Critics compare Uganda’s Constitution to a prostitute


Critics have described Uganda’s constitution as a prostitute who accepts to be used by whoever have the power to, citing the case of 2005 when the president allegedly bribed MPs with Shs5m to remove term limits.

The graphic analogy was drawn by radio personality Mivule Basajja who was appearing on NBS “Eagle” programme recently alongside David Kabanda, the NRM youth league leader for Sembabule district.

According to Kabanda, there is no way one can remove President Museveni from the age limit debate because he is the beneficiary.

Mivule was even more pessimistic, describing Uganda’s Constitution as “a prostitute because there is no where it says you shouldn’t touch it”.

“There is no clause in the Constitution that says you shouldn’t amend it,” Mivule pointed out.

He said the opposition should use brain power to negotiate and engage with NRM members into a dialogue or else have plan B because NRM MPs will use the legal means provided for to amend the Constitution.

Appearing on NTV “The Big Story”, Forum for Democratic Change [FDC] presidential candidate, Mugisha Muntu, was asked why leaders fear to retire.

Muntu said countrywide, people want change and the pressure is thus on the NRM government.

“I don’t believe in defiance but rather in having organisational structures. Once you have an organised force politically, you can forego having aggression as an individual,” he said.

Article 102(b) of the 1995 Constitution of Uganda that is being sought to be amended is to the effect that a person does not qualify to contest for presidency if he/she is less than thirty five years (35) or above seventy five (75) years).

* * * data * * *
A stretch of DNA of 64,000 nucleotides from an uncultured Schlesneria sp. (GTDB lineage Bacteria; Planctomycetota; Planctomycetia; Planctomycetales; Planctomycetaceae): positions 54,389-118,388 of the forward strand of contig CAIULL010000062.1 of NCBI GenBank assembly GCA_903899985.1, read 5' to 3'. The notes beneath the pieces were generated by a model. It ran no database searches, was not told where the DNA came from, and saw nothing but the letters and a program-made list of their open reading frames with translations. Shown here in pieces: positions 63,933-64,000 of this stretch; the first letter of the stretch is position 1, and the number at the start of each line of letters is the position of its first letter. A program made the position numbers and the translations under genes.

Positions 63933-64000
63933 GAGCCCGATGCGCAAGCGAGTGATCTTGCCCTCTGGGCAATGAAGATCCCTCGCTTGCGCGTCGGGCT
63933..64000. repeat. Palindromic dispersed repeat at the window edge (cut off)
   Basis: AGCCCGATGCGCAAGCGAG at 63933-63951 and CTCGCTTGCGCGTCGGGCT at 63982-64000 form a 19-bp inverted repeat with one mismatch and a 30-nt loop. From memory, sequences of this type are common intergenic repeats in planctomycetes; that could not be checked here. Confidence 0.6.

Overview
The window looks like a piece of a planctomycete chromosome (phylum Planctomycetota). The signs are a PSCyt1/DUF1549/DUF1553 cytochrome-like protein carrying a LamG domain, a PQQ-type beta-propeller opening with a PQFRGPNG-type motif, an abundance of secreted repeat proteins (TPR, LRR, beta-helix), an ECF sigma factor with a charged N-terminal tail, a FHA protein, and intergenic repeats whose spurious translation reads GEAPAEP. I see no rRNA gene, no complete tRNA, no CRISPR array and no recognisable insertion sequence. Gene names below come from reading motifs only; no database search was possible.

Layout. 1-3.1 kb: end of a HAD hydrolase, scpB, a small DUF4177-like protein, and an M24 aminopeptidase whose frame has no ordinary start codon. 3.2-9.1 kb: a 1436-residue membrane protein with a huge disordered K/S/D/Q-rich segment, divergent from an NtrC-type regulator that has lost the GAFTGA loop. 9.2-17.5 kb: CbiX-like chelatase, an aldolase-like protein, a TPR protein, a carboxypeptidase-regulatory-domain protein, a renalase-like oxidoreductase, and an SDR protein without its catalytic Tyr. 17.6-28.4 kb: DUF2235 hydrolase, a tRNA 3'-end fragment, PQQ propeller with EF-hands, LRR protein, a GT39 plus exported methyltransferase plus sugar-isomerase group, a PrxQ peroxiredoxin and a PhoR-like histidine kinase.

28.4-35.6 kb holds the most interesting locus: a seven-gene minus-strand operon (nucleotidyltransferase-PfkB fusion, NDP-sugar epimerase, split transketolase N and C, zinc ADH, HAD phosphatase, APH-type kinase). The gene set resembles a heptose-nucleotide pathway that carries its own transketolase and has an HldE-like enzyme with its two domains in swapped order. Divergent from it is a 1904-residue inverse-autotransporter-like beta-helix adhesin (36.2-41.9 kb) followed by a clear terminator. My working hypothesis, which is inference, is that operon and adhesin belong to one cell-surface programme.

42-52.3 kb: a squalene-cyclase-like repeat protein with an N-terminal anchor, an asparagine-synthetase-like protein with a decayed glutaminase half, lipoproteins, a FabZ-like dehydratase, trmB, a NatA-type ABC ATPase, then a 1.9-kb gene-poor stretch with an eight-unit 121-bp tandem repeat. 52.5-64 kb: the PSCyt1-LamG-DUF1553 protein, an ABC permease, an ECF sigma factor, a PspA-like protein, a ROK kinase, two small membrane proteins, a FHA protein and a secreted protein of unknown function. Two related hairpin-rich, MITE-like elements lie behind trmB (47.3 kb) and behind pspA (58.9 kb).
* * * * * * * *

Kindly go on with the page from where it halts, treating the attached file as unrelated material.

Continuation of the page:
Jackie Batamuliza, a social worker who takes keen interest in political and social-economic welfare of individual citizens, says failure to define the natural purpose has led to political altruism (selfishness) and left the constitution vulnerable.

She was recently appearing on the “Situation Room Uganda” to debate the challenges involved in Social Cohesion, crafting a National identity and Nation building alongside Emmy Otim, and lawyer Andrew Karamagi hosted by NBS TV’s Mildred Tuhaise Amooti sponsored by Democratic Governance Facility – DGF, Center for policy analysis and Uganda Youth Network (UYONET).

“Give Ugandans a reason at a subconscious level to want to follow through with social cohesion,” Batamuliza said, adding, “We have not had a foreign ruler in a long time, why don’t we interrogate the reason we are abusing our own country.”

She said security apparatus should be sensitised about their role in social cohesion because they can be used as a coercive tool.

“We are structurally fragmented from our history, we need to have something we are in pursuit of as a unit. There is a fundamental challenge of where we should go and we have a misplaced trust in the law as a country.”

Lawyer Karamagi said colonialists carry no blame at all and no one can blame them for the current failures of African leaders.

“Leaders should talk about things and translate them to documents, but the failure has always been in how to translate the documents into actions.”